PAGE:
When Primary first began, there were no lesson books or outlines. Children were taught obedience, faith in God, prayer, punctuality, good manners, and the Word of Wisdom. Aurelia must have gained strength from reading: “Wherefore, be not weary in well-doing, for ye are laying the foundation of a great work. And out of small things proceedeth that which is great.” (D&C 64:33.)
Primary will continue fulfilling its goal of enriching the lives of children—blessing not only their individual lives but the lives of their families and friends. Every child needs to know that he has a Father in Heaven who loves him, to develop a faith in Jesus Christ, and to desire to live his gospel so as to meet the pressures and problems of today’s world. Primary belongs to the children. Aurelia wrote: “Why should anything be allowed to come before the most sacred duty of parentage, that of looking after the spiritual welfare of the children? was the question which burdened my mind.” (Rogers, p. 206.)
Though Primary’s responsibility is awesome, the parent challenge is even greater. In addition to harmful programs on television, there are drugs, child abuse, acceptance of violent acts, and child pornography. Research indicates that American children watch television one-half of their waking hours. By age twelve they will have watched the violent destruction of 18,000 human beings. By age twelve they will have spent 10,720 hours with television and only 352 hours in Primary if they had perfect attendance.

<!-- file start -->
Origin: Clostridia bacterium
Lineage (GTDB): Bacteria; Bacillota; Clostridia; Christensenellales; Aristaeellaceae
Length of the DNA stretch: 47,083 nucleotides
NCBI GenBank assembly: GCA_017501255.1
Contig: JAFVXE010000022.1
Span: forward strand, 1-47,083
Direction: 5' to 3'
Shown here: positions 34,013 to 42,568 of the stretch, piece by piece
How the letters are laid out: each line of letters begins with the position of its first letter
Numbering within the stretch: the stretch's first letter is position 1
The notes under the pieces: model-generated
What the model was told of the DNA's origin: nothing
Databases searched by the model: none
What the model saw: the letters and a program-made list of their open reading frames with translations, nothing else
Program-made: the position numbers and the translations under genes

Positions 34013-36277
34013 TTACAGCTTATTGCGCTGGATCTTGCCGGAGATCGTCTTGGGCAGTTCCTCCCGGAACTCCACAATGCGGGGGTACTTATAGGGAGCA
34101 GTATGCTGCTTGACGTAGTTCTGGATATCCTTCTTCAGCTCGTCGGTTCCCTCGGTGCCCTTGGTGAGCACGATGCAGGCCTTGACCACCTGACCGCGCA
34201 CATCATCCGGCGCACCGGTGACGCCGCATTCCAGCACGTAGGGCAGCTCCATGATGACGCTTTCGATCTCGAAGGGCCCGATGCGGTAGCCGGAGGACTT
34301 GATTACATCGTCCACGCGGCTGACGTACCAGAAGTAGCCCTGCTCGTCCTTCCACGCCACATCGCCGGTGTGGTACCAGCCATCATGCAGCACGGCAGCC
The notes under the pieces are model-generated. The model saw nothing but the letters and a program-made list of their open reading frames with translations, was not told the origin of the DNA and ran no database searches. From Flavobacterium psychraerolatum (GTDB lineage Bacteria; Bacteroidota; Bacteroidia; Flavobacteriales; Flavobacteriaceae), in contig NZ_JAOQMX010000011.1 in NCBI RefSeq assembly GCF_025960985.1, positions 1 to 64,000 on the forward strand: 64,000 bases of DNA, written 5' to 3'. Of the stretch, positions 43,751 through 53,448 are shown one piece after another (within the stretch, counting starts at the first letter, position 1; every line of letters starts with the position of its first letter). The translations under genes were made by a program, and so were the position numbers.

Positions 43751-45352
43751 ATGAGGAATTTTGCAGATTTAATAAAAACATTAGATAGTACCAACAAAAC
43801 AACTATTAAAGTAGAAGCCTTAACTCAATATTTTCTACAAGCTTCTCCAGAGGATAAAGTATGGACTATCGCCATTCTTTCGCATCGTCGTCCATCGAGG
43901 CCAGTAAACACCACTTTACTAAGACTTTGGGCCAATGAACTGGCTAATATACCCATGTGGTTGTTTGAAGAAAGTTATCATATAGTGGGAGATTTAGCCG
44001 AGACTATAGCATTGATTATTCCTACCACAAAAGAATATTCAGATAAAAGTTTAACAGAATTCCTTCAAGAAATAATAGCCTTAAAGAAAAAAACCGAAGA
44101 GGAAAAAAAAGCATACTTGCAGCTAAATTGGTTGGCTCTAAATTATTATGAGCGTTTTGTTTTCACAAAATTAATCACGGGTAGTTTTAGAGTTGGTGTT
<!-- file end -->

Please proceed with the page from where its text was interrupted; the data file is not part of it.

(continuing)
Today we not only honor Aurelia Rogers but all the Primary leaders and teachers who during the first one hundred years have trained us. Her motto was:
“Our children are our jewels.
We have counted well the cost.
May the angels ever guard them,
And not one child be lost.”
(Rogers, p. iii.)
May we as parents and spiritual leaders be blessed to understand what the Master meant when he said, “Except ye be converted, and become as little children, ye shall not enter into the kingdom of heaven.” (Matt. 18:3.) In the name of Jesus Christ, amen.